Today children grow up in a world in which electronic media is part of their environment. Their daily life is organized and structured according to the media, and it becomes part of the process of socialization. Educational Science has responded to this and extended the filed of Pedagogy to include the discipline Media Education.

However, the different forms of media should not only be understood as carriers and systems of information, but also as everything that plays a role in the processes of interaction and communication, and in the process of imparting information.

Within the wide range of media educational approaches, it is above all the socio-critical position and the practice oriented position that are important for the work of “Offener Kanal.” The socio-critical position has its roots in the ideological-critical approach that is based on the Frankfurter Critical Theory. According to this theory, people’s own experience in media production have the effect that they are not so easily manipulated and it also provides the opportunity for active participation in the opinion-forming process.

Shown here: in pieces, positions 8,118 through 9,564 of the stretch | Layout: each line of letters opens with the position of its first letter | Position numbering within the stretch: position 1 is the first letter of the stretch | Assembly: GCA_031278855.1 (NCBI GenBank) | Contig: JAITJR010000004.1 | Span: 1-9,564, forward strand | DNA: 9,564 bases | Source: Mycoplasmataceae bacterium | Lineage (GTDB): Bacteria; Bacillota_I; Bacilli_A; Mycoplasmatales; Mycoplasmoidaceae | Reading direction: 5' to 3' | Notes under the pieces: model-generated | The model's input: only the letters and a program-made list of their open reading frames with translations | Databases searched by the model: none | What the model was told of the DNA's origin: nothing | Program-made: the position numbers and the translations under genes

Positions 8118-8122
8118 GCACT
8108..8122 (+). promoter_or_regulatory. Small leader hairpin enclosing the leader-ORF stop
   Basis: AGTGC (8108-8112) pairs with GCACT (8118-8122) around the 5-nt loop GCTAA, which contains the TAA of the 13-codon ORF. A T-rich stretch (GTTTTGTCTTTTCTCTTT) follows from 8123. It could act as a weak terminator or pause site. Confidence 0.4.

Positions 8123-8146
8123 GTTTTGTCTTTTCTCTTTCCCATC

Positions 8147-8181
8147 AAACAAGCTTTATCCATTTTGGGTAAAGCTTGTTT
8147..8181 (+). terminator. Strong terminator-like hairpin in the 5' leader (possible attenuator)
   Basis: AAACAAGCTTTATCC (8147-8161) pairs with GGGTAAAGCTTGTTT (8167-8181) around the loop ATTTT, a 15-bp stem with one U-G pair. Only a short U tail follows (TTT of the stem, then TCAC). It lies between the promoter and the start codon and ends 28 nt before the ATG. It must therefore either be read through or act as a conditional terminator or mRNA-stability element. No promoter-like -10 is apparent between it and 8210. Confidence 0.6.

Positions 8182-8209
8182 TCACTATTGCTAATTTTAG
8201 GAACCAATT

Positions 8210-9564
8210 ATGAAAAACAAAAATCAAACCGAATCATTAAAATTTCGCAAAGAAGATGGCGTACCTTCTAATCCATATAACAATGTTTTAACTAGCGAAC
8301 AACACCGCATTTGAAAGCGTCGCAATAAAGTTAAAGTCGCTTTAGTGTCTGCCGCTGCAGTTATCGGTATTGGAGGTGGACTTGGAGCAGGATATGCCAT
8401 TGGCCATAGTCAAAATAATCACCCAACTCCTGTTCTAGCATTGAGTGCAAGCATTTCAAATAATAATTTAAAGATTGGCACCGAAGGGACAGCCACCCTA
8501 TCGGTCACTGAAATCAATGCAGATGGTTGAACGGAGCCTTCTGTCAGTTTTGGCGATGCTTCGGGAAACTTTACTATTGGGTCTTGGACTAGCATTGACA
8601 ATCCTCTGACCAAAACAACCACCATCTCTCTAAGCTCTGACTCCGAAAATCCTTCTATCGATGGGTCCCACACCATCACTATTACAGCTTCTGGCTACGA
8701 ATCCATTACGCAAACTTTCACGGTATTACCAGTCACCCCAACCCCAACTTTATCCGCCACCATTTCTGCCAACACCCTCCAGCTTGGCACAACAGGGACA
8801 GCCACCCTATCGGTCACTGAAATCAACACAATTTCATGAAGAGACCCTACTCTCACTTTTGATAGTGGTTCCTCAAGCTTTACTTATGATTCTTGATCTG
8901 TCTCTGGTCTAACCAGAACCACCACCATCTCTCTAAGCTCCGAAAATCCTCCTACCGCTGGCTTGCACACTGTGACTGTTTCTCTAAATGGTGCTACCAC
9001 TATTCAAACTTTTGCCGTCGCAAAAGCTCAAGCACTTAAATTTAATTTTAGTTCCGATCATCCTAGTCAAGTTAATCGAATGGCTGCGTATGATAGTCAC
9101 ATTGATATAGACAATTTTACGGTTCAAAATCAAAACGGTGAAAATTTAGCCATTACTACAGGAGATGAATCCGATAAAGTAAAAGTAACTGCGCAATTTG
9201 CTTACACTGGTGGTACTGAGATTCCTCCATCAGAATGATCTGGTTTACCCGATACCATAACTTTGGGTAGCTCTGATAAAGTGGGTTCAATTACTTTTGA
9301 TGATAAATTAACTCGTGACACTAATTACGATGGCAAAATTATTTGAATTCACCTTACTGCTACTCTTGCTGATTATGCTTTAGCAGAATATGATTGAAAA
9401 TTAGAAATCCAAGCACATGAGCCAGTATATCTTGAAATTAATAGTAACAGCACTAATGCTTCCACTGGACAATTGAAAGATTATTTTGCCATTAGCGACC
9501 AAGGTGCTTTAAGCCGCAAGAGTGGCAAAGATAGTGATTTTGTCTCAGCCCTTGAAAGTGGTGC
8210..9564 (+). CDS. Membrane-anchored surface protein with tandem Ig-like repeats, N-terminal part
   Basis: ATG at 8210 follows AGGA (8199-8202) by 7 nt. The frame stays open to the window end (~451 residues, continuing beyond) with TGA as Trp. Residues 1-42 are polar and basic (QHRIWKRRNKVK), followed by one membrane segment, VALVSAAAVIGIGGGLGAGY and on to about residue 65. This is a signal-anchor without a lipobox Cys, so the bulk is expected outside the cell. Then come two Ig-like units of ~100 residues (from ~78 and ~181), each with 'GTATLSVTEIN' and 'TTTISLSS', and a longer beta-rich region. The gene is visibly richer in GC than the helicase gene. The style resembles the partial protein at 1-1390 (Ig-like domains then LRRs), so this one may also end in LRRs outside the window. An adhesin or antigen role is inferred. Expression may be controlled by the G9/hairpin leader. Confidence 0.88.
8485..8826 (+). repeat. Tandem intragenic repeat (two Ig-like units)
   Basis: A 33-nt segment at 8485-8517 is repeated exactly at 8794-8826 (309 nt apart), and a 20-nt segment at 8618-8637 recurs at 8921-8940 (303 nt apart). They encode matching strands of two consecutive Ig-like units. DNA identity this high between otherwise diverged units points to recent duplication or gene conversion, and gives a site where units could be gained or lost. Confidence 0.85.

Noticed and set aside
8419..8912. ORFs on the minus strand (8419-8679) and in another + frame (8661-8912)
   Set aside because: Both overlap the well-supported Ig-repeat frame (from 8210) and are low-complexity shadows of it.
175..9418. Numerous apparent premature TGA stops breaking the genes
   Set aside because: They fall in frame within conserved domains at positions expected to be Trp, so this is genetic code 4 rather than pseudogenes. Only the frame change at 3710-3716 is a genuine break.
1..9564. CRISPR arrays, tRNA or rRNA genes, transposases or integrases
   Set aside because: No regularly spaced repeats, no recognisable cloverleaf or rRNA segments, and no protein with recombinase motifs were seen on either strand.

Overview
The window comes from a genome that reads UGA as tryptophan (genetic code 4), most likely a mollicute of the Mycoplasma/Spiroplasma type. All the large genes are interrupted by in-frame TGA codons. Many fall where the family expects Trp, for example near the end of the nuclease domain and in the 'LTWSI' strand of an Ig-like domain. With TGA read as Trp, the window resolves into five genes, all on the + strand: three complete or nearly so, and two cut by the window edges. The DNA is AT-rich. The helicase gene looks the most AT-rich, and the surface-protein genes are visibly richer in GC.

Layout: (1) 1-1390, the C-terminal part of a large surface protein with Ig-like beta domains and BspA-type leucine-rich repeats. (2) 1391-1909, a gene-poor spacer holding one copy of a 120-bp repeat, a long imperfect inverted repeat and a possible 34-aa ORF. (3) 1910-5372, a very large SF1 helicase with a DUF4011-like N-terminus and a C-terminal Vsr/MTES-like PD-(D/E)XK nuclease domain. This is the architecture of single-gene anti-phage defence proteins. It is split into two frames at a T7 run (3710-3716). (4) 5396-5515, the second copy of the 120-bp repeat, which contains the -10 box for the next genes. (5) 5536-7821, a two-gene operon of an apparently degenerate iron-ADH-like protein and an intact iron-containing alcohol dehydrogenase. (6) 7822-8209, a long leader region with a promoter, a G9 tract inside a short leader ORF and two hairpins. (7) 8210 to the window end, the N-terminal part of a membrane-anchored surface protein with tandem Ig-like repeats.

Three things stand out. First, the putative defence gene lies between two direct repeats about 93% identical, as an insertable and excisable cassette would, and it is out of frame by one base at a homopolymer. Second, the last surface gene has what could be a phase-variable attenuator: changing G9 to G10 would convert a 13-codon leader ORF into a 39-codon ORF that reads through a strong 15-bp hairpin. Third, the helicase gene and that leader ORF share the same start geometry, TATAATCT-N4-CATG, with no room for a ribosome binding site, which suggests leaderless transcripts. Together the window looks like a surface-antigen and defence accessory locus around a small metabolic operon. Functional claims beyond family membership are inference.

“Offener Kanal” provides a chance to develop a critical and analytical opinion towards the media. By experiencing the process themselves people are able to better assess and perceive the complexity and the technological possibilities and conditions involved in the production of films and radio broadcasts.

The tricks and secrets of media production and the possibilities for the manipulation of image and sound—almost all of this remains hidden to the majority of people, as long are not familiar with all levels of production due to practical experience, for example as a journalist, technician or producer.

In contrast to media educational work with video at schools or youth centers, “Offener Kanal” enables the users to cross the threshold between them and the public. Users have the opportunity to put forward their point of view for discussion by the public and to play an active role in opinion-forming processes.

However, the still relatively small amount of recipients, in comparison to other television stations is still an obstacle.